The city gas distribution (CGD) segment accounts for about 10 per cent of the country’s total gas consumption. Although the segment witnessed high growth rates following the establishment of the Petroleum and Natural Gas Regulatory Board (PNGRB) in 2003, it has registered a slowdown in the past two years. The CGD segment recorded a growth of 64 per cent in 2010 as compared to 2009. In 2011, it witnessed 47.5 per cent growth and the total pipeline network length stood at 26,550 km. The growth in the segment declined to as low as 0.6 per cent in 2012.
At present, the country’s CGD network of 26,696 km is spread unevenly. It covers the states of Gujarat, Maharashtra and Rajasthan in the west; Delhi, Haryana and Uttar Pradesh in the north; Tripura and West Bengal in the east; Madhya Pradesh in central India; and Andhra Pradesh in the south. With natural gas pipeline infrastructure connecting the southern and eastern parts to supply sources, the scenario is likely to improve.
However, over the past two years, the segment has faced several challenges. The country’s declining domestic gas production, especially from the Krishna-Godavari-D6 block, had reduced gas availability for CGD operators, thereby increasing their reliance on expensive liquefied natural gas (LNG) imports. The segment also suffered on account of being accorded lower priority than the power and fertiliser sectors for gas allocation. Moreover, since most of the current capacities of LNG terminals were already contracted, private players and new entrants faced challenges in catering to their customers in the absence of an alternative source of gas. In addition, the regulatory uncertainty related to the bidding process for the CGD network disincentivised investors.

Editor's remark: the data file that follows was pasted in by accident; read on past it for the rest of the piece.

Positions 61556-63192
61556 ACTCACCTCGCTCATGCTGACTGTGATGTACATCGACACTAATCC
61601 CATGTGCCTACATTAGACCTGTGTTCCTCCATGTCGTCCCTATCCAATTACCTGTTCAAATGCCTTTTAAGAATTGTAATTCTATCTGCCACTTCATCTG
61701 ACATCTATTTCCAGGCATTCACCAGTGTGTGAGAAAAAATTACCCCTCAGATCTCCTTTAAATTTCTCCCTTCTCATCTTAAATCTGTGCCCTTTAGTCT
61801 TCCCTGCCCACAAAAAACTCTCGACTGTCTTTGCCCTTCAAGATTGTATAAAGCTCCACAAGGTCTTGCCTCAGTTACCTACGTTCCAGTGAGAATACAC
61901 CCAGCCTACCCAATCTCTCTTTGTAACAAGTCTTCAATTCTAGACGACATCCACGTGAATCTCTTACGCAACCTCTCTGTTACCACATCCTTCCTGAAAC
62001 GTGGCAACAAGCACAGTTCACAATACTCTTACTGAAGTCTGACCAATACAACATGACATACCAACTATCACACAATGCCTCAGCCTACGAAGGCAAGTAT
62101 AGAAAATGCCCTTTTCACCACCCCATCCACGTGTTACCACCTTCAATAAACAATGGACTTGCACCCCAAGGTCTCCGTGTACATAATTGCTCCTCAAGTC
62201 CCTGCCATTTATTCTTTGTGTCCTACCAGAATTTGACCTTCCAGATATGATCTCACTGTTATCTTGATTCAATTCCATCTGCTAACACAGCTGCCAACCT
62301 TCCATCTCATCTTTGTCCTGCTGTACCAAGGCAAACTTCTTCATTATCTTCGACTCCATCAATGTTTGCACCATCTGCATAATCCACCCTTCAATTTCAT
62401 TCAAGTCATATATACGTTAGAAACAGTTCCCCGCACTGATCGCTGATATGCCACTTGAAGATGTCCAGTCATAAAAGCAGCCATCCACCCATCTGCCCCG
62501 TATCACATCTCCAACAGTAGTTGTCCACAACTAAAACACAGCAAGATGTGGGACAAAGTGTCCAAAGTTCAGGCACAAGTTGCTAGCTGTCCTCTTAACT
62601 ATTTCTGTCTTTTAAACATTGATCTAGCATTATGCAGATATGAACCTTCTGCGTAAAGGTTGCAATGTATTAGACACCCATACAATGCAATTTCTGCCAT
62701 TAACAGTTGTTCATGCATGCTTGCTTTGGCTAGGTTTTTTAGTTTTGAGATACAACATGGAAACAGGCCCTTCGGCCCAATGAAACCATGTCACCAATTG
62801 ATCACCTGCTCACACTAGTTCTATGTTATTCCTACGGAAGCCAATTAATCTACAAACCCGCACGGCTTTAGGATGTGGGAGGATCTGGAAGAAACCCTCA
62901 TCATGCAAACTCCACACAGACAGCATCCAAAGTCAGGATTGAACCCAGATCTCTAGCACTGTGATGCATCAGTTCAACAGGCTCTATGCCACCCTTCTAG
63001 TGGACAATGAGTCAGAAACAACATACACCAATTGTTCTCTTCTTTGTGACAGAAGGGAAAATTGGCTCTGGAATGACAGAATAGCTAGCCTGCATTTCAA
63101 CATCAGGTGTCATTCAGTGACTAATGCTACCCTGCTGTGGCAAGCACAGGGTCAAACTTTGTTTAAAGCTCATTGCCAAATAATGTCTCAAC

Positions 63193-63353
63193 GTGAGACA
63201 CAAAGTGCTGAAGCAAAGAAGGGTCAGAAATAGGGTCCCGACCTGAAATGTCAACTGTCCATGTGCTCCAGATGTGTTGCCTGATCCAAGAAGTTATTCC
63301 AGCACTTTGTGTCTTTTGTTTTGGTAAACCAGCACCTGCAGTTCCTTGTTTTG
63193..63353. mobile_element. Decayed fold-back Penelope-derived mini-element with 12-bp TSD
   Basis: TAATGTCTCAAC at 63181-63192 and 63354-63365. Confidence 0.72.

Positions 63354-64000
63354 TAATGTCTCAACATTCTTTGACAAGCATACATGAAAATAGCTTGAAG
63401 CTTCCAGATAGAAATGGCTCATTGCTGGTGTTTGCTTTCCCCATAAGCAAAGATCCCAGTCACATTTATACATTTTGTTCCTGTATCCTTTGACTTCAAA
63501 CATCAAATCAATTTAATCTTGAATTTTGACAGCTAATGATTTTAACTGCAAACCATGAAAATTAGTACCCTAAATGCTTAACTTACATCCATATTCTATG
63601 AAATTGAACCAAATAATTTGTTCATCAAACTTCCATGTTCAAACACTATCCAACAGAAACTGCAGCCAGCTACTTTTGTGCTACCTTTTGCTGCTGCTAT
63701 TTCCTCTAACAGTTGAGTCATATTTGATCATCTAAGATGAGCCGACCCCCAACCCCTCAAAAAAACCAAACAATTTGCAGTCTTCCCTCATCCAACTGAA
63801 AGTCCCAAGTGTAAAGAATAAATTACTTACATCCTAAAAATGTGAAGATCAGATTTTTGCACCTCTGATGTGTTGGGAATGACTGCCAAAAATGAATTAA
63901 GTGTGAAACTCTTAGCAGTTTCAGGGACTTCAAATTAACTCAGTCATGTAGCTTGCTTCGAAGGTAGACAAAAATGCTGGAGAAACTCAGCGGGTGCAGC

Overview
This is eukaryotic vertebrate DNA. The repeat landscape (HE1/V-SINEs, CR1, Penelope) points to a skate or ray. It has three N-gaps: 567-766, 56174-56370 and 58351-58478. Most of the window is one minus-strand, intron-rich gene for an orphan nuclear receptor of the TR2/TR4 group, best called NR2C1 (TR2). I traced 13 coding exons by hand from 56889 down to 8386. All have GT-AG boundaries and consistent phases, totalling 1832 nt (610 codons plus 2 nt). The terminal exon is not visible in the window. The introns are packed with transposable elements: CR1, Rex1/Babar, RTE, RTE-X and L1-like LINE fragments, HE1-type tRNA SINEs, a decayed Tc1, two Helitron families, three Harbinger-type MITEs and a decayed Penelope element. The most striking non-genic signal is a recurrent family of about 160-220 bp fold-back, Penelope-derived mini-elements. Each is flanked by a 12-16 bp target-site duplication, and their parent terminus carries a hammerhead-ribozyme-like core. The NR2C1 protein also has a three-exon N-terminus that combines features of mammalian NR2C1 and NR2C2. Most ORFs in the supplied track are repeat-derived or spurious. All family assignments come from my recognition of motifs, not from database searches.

However, from mid-2013 CGD activities have gained momentum with the PNGRB reinitiating the process of awarding CGD licences after a hiatus of three years. It issued a much-needed policy amendment in June 2013, revising the bidding criteria for laying, building, operating or expanding the CGD network.
It was specified that the weightage of network tariffs and compression charges in the bid evaluation process would be increased to 70 per cent and 30 per cent respectively from 40 per cent and 10 per cent previously. In addition, the variation in the proposed network tariff and the compression charge between two consecutive years should not exceed 10 per cent. While no weightage has been given to the parameters related to the inch km of pipeline to be laid and the number of domestic connections to be provided, the PNGRB will specify the minimum work programme for both these parameters in the first five years of operation.
A change in the bidding criteria has led to the resumption of award of licences for the third bidding round. Also, efforts have been made to resume the CGD licensing process for the fourth bidding round (which was cancelled in November 2011). In October 2013, the PNGRB invited bids for 14 geographical areas (GAs). The regulator also plans to complete issuing licences for the remaining six GAs that were awarded under the third bidding round.
In another positive development for the CGD segment, the government has recently notified that the compressed natural gas (CNG) and piped natural gas (PNG) requirements of existing CGD companies should be met through domestic gas sources. Moreover, policy guidelines for new CGD entities are expected to be issued soon. The petroleum ministry has also clarified that deemed authorised entities do not require authorisation from the PNGRB for setting up CNG stations and laying spur lines in their GAs.
Smart Utilities presents the views of senior officials from key CGD companies on the recent developments and challenges in the segment and the road ahead…
There are 2.5 million domestic gas consumers in India, of which Gujarat accounts for 50 per cent with seven CGD players operating in the state. Further, of the total 1,000 CNG stations in India, 70 per cent are located in Gujarat. The rapid development of the state’s CGD network was facilitated by the availability of adequate infrastructure and its proximity to gas supply sources.